Perhaps it is too simplistic to say that Sunday’s League Cup final meeting of Chelsea and Liverpool sees the two teams arrive amidst differing backdrops. Nevertheless, it would be churlish not to recognise that Jurgen Klopp’s team will arrive at Wembley with a greater bounce in their step than Thomas Tuchel’s men.
Chelsea have won five FA Cups, 3 League Cups and five Premier Leagues during the golden 18-year Roman Abramovic era, and are well accustomed to the final stages of such competitions. In his one year in charge, Tuchel has led Chelsea to five finals already and clinched the trophy they most desired: the Champions League.
However, they have won just one of their last eight Wembley finals, including Community Shields, and throw into the mix that Tuchel is currently experiencing what many would describe as his most testing spell at the club, the west Londoners head into Sunday’s showpiece with a slight cloud over their heads.
The main area of concern is how the team functions and, specifically: the Romelu Lukaku situation. Dropped — or rested, as Tuchel put it — for the midweek Champions League match with Lille after being as anonymous as possible in the preceding league game against Crystal Palace, Chelsea’s record signing is unlikely to start on Sunday. The Belgian’s form has been a concern for some time, but, more to the point, it’s how he fits into Chelsea’s playbook that poses the greater issue.
Yes, he scored twice as Chelsea claimed the Fifa Club World Cup earlier in the month, but Tuchel currently has more trust in the goalscoring nous of Kai Havertz. It was telling that the Chelsea manager highlighted the recurrent troubles that strikers have at the club. Lukaku can look at Andriy Shevchenko, Fernando Torres and Hernan Crespo.
Part of the reason why Chelsea are 10 points behind Liverpool and a further three behind Manchester City is that they haven’t matched their rival’s goalscoring numbers. Chelsea have scored 49 in the league so far this season, which despite being good is inferior to the other two teams. Due to injury, Mason Mount has failed to gain the consistency that made him so lethal last term, while Christian Pulisic and Timo Werner have struggled for game time.
Instead, Chelsea are more reliant on a solid defence with Tuchel’s team built more in the image of Thiago Silva, N’Golo Kante and Matteo Kovacic than any fancy attacker. Even Chelsea’s effervescent wing backs, Ben Chilwell and Reece James, have been sidelined so the more stoic pair of Cesar Azpilicueta and Marcos Alonso will likely start against Liverpool.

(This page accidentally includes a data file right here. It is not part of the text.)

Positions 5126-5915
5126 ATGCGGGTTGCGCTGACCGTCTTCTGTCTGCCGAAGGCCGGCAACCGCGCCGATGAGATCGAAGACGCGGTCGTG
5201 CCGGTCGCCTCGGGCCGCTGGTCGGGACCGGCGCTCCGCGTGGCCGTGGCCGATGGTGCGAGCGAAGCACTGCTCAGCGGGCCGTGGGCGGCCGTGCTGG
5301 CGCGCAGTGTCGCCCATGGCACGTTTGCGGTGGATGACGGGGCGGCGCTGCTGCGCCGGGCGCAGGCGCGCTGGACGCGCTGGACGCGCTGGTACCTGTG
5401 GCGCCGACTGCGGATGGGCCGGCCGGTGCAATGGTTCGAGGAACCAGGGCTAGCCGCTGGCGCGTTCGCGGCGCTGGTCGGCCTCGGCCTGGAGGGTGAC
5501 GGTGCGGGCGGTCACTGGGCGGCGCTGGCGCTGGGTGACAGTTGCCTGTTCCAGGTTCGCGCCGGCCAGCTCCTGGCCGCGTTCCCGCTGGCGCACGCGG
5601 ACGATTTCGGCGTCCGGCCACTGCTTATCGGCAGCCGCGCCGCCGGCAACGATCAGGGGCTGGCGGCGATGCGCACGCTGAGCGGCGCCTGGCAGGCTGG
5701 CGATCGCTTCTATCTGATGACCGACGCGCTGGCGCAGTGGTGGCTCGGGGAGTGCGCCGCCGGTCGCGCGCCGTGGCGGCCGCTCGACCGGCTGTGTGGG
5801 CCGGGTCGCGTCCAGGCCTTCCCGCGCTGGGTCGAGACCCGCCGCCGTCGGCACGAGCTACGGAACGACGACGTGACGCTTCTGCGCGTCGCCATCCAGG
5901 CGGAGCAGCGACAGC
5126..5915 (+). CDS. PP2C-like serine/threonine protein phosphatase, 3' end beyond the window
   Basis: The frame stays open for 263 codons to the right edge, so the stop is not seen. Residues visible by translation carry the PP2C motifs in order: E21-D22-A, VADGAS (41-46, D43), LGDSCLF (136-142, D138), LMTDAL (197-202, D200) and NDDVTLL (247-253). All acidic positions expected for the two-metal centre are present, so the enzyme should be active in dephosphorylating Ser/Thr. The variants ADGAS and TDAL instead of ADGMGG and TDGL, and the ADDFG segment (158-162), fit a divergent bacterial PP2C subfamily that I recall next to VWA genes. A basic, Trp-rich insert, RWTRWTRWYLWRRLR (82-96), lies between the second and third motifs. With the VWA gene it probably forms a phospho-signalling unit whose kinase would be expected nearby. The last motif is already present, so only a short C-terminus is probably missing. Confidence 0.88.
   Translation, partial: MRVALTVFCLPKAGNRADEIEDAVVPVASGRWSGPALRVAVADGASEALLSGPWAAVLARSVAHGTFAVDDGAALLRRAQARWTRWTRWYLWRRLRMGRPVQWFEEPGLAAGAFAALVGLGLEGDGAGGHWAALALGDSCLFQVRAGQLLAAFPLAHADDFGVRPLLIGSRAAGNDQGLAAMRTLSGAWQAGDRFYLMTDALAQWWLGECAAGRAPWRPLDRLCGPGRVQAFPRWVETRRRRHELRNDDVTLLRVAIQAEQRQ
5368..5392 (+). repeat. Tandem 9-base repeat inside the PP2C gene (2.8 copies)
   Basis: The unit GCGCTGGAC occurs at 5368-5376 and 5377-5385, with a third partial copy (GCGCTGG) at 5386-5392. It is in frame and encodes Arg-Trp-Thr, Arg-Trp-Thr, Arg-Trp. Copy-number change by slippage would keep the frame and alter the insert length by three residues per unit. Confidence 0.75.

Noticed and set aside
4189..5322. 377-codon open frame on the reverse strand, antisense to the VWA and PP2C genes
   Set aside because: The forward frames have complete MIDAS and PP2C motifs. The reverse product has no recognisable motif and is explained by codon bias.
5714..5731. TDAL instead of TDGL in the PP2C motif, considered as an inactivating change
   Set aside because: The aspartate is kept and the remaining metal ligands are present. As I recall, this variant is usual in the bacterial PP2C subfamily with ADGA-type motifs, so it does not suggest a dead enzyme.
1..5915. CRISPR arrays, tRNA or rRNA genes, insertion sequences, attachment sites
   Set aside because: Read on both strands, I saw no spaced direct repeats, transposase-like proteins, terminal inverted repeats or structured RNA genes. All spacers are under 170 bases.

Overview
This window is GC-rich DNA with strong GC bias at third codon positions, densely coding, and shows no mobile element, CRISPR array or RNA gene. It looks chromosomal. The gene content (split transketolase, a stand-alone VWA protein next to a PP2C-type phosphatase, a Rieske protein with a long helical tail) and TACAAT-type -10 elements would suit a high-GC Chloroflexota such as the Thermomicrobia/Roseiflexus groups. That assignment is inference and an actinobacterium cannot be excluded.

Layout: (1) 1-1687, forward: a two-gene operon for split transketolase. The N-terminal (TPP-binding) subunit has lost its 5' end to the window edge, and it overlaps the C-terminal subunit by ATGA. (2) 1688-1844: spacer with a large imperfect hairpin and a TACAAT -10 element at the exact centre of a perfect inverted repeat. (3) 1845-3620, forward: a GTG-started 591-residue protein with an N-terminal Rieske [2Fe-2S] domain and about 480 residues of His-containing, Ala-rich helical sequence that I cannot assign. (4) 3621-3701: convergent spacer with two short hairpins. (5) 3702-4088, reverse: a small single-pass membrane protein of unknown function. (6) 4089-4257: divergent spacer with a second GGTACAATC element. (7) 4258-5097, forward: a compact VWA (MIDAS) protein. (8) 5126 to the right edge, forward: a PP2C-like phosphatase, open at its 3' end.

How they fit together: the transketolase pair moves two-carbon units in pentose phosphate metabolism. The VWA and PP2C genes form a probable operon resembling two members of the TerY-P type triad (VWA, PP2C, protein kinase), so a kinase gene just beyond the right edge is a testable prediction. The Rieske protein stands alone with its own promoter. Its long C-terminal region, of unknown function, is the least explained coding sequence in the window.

That won’t stop Chelsea hoping to make it three trophy successes for the season despite us still being in February. Liverpool, on the other hand, are in their first Wembley final since 2016, excluding two Community Shield appearances, and will be a difficult force to stop. In contrast to Chelsea’s troubles, Klopp’s team are currently purring and with little holding them back as they go to Wembley after six successive victories in all competitions.
Crucially, those triumphs have emboldened Liverpool’s quest to make this season a silverlined one. A quadruple is still on the table, and although the focus has shifted to catching City in the Premier League, there is a feeling that Klopp’s side can make amends for slightly underachieving when it comes to trophies won during his reign.
Unlike City, and Chelsea to an extent, who hoard England’s domestic cups, Liverpool have solely triumphed in the Premier League and Champions League under their German manager. The sense is that Sunday’s final could put paid to that.
Klopp has probably not had it as good as Liverpool manager. The emotional fist pumps that were dished out following their 6-0 demolition of Leeds United on Wednesday, which took them to within three points of league leaders City, demonstrated the bubbling inner feelings that are carrying Liverpool deep into all four competitions.
Although Roberto Firmino will miss Sunday’s game and it looks unlikely Diogo Jota will make it either — both suffered injuries in the Champions League 10 days ago — Liverpool still have an envious forward line. Mo Salah and Sadio Mane have been involved in 51 of the team’s goals this campaign highlighting their irrepressible influence. What’s more, Luis Diaz’s swift settling in has added greater verve to the attack and brought added bite to the high-pressing style.
Further back, and the depth of Liverpool’s squad becomes even more apparent. Harvey Elliott’s recent return from injury and Thiago Alcantara’s growing influence in midfield strengthens Klopp’s hand. The Liverpool manager will have to decide between Joel Matip and Ibrahima Konate to partner Virgil van Dijk, both of whom are dependable operators who rarely put a foot wrong, but has already confirmed that cup ‘keeper Caoimhin Kelleher will start in goal.
That the above appraisal of Liverpool’s current position doesn’t even feature their leading goalscorer in this very competition — Takumi Minamino with four goals — adds weight to the argument that this is the strongest squad during Klopp’s time on Merseyside.
The possibilities for Liverpool’s season are endless and the gilt-coated part of the campaign starts in earnest on Sunday when the first trophy is up for grabs under the arch. Walking down Wembley Way, there will be a team who have already lifted silverware three times this season. And alongside them, those who want to start their own trophy haul.